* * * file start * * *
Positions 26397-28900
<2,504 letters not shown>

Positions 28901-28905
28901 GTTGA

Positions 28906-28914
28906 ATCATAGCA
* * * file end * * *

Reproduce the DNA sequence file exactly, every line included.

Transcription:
Positions 26397-28900
<2,504 letters not shown>

Positions 28901-28905
28901 GTTGA

Positions 28906-28914
28906 ATCATAGCA